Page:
Income protection insurance is worth considering for freelancers and those who are directly employed and are dependent solely on earnings. Loss of income due to illness or disability can result into a big problem with a family’s finances. Bills have to be paid on time as well as mortgages and you cannot use illness or disability as excuse for your inability to pay. Income protection insurance in Australia is designed to pay 75% of the earnings for temporary inability to work due to illness and disability but since there are lots of insurance companies with varying policies, it makes sense to seek for Australian income protection advice.
How much does income protection cost?
Premiums are set based on different factors and it is important to shop around for quotes to determine which will provide the best cover for your needs.
- Age – the older you are the higher will be the premium payments because it is assumed that you are more vulnerable to illnesses and eventual disability
- Gender – no insurance company must charge a higher or lower premium for men and women for the same policy.
- Health and pre-existing conditions must be revealed before a cover is taken because the claim might be rejected if it is found out that there was intentional omission of the true medical condition. Pre-existing conditions can be excluded from the cover or the application can be rejected.
- Smoking – most insurance companies charge 50% more premiums from an individual who smokes because he is more vulnerable to serious illnesses
- Occupation – there are different types of occupation that are considered for income protection. High risk occupation means higher premium than low risk occupations. For example, more risks are faced by a miner or construction worker than an accountant or a computer programmer.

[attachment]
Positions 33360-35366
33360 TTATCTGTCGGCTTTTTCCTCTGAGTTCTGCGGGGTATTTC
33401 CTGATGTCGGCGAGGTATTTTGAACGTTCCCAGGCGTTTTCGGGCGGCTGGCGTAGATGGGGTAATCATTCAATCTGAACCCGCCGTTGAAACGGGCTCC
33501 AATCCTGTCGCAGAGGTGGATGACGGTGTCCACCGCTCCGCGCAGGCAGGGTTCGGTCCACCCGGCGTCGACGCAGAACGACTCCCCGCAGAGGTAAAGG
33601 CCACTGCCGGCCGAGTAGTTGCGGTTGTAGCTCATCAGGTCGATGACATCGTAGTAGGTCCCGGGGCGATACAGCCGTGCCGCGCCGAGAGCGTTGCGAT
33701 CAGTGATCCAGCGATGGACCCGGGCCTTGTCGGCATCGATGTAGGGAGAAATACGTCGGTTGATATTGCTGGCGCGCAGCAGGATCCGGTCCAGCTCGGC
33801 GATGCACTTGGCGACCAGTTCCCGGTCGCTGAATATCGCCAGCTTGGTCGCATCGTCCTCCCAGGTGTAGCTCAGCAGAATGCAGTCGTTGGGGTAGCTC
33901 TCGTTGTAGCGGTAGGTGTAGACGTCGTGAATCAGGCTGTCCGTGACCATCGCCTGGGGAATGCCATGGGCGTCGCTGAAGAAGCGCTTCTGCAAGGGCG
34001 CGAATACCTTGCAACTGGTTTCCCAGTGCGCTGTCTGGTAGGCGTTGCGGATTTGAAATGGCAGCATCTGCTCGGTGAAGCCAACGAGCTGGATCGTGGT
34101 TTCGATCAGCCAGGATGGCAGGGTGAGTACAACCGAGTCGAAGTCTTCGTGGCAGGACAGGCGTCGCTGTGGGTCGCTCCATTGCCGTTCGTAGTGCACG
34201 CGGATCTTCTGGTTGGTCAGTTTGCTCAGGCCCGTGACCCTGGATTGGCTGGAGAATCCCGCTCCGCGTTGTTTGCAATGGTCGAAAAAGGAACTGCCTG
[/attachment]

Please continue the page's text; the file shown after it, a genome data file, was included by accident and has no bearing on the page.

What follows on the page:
- Waiting time – is the length of time you are unable to work before you make a claim for income protection. The longer the waiting time the lower will be the premium. When deciding on waiting time, you have to consider the sick pay that is paid for illnesses and the state benefits that you will receive. You can also consider the amount of savings you have set aside for illness or disability so that you will not be overburdened by the high cost of premium payments.
The importance of making comparisons
When comparing insurance companies, it is important to consider what is going to be paid and what will be excluded from the cover. How much will be the cost of premiums 5 years from now? How much is the expected increase of premiums if coverage will be increased due to a job promotion with a higher salary? Will the insurance company reassess your medical and health conditions for each renewal? Look carefully at the fine print of the policy whether it includes the offset clause that will allow the insurance company to reduce payouts if there is additional income like sick pay or state benefits. Reading the fine print can make a difference when it comes to insurance pay outs.